I finally thought that we may get some peace, after all what the hell could happen to us next? Surely the universe was done toying with us now? But no, 2018 was going to end badly and 2019 wasn’t going to start any better. On 29th December 2018 we lost our beloved boy Frankie aged 12 ( a Weimaraner) and his Mum Mollie (Weimaraner) followed him over Rainbow Bridge exactly a week later on January 5th 2019 aged 14. Both had incredibly long lives for the size of dog they were but at the time it felt like my world had imploded. I had spent every day with my dogs since 1st June 2008 ( except for hospital stays ) They were a huge part of my life and most of the time the only company I had except Jay.  I didn’t know that I could be in such emotional and physical pain and yet still wake up day after day. I thought Mr Myasthenia Kid was going to drop dead from a broken heart he looked so fragile and  broken. Even with Dembe our Labrador puppy coming into our lives on January 11th 2019, we were struggling.

This was where I noticed this friends  persons absence even more, no messages checking on how I was doing. No card, no flowers, no visit. Yet again H and Immie were there by my side, along with Paul, Pam’s partner. I will be forever touched by Paul coming over on the Sunday after Frankie passed and then coming over again the following weekend when Mollie passed. He sat and shed tears with us and told us not to worry that Pam would be looking after them until we all met up again.

 I had cards and flowers from friends and cyber friends and yet no call to check how we were, beyond the initial messages of me telling you what had happened. That is when the penny finally dropped, that when I needed you, you disappeared as you had done so many times before, unless there was an opportunity for you to be seen as a “good” person. There were so many people I only knew on Facebook who came to visit to check that we were ok or who messaged me out of the blue. I have never felt love like it, so many people hugging us, looking out for us, physically being present.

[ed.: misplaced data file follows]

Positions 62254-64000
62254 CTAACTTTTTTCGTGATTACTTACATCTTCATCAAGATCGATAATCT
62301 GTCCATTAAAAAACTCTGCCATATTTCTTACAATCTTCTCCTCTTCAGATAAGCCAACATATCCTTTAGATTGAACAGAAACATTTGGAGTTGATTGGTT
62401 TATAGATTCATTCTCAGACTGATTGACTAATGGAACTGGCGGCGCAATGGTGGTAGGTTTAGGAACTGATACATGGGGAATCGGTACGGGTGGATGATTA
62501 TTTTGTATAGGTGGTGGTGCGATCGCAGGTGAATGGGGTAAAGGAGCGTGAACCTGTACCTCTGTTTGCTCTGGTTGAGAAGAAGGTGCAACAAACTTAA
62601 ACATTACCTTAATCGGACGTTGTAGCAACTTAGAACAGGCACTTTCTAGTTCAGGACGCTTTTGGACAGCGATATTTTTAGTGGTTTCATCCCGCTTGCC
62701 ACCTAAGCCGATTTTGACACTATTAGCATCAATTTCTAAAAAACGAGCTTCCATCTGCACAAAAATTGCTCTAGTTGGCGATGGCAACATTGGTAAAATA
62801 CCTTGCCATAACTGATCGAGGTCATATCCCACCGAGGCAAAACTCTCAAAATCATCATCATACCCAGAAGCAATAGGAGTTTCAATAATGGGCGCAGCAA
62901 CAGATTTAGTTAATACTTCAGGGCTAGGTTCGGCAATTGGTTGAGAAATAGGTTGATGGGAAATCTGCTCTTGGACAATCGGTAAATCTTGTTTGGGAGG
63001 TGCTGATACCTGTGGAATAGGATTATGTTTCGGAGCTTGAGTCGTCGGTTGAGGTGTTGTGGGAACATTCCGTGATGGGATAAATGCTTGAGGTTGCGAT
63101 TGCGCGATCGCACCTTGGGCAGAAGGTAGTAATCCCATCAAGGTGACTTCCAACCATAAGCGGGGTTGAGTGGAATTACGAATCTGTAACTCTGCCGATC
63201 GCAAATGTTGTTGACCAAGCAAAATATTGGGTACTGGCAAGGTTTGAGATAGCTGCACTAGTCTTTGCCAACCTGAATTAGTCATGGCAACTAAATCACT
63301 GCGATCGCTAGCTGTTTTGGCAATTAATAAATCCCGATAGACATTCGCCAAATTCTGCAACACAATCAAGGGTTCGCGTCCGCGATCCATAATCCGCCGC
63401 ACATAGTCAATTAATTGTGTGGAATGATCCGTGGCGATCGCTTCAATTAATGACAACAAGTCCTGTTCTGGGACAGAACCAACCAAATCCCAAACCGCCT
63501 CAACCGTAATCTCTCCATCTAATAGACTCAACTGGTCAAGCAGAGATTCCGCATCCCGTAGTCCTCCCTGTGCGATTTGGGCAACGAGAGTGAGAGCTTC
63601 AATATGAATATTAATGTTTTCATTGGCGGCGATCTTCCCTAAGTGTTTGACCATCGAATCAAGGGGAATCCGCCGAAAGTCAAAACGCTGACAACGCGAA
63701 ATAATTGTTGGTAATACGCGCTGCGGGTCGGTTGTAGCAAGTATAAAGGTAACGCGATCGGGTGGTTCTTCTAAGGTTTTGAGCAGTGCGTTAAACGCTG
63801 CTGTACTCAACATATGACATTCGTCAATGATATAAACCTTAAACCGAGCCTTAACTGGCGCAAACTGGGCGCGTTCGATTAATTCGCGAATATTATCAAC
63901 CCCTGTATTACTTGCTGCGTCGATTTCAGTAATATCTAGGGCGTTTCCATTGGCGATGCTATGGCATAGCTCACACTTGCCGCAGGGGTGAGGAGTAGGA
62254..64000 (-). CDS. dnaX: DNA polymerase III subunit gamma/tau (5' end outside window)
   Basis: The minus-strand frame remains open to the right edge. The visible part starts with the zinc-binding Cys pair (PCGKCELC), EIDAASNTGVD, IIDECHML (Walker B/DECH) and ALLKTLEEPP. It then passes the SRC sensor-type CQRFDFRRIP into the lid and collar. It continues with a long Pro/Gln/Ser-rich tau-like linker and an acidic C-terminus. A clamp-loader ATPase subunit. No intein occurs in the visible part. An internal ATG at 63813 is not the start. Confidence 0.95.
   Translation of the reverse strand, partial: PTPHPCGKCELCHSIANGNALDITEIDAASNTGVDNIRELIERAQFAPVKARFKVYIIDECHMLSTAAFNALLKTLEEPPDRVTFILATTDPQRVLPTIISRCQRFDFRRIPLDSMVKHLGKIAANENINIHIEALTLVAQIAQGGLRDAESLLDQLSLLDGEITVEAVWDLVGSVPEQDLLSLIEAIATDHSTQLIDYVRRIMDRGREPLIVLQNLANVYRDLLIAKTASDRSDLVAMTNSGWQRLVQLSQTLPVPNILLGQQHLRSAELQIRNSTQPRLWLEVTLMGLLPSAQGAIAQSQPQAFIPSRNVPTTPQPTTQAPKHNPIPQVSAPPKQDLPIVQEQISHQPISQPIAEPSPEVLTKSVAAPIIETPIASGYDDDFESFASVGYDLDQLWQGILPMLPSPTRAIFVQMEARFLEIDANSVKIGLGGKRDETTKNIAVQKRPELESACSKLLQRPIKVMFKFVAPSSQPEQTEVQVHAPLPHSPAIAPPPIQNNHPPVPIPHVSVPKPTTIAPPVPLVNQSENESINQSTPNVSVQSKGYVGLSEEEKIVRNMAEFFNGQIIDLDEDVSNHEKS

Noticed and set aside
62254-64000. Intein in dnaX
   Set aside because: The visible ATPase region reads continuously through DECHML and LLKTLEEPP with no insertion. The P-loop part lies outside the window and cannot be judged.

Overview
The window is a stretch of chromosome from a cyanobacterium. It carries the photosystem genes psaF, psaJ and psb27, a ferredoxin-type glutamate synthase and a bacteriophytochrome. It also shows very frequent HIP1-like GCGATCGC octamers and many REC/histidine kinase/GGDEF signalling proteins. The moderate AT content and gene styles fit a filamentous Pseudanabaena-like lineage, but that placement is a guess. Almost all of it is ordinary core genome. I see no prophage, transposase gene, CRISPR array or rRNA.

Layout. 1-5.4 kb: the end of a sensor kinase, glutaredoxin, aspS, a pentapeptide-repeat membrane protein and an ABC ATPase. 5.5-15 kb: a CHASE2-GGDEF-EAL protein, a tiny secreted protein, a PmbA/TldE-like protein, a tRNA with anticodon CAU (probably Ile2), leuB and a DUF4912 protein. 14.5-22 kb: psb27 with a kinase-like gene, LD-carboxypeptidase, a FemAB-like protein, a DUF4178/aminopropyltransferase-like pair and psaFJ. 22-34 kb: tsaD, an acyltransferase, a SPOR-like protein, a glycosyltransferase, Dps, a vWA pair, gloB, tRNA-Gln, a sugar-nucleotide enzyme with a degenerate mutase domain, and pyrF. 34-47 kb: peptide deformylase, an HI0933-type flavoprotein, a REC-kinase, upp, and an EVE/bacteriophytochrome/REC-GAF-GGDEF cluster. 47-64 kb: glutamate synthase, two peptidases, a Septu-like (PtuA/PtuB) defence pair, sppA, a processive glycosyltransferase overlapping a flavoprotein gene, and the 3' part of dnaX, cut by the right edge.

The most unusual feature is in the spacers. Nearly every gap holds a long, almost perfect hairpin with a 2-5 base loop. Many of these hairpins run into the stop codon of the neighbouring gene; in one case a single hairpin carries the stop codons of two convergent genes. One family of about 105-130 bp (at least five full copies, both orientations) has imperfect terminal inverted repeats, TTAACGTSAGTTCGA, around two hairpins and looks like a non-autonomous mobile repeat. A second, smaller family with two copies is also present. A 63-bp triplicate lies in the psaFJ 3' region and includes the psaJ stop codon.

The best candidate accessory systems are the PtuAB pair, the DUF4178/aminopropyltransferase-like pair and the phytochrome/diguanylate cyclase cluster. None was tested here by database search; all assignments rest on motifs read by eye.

When Dembe arrived oh my goodness, so many visits. I have never known a puppy get so many toys and presents. I had baby gates offered within minutes of me asking on Facebook if I could borrow some, the same with crates etc. Nothing was too much trouble for people. It was overwhelming and it was something I have never experienced before and I am so touched by all those people. However it made this persons lack of action / concern even more painfully obvious. That hurt, even with all the pain I was in already the fact that we could all be so easily forgotten was another huge red flag.

Initially I made excuses,  maybe I hadn’t said I was struggling? Maybe you didn’t realise I was grieving? Maybe you didn’t understand the depth of my grief? But even to the village idiot it would have been glaringly obvious. Contact over the year became less and less. It felt more and more like it was one way traffic which indeed it was. I was lucky when I messaged you if I got more than a couple of sentences out of you. Again I made excuses, you were busy with your new life now. You certainly made me feel like I was interrupting you living your best life. When it got to 4 months since I had last spent any time with you and even longer since we had spent any time alone, the decision was made. I had waited a month at that point for a message to be answered. I snapped. I was faced with the prospect of you turning up on my birthday and I knew I couldn’t pretend for 5 minutes let alone several hours that everything was ok and that I was grateful for the few crumbs of attention you had thrown my way.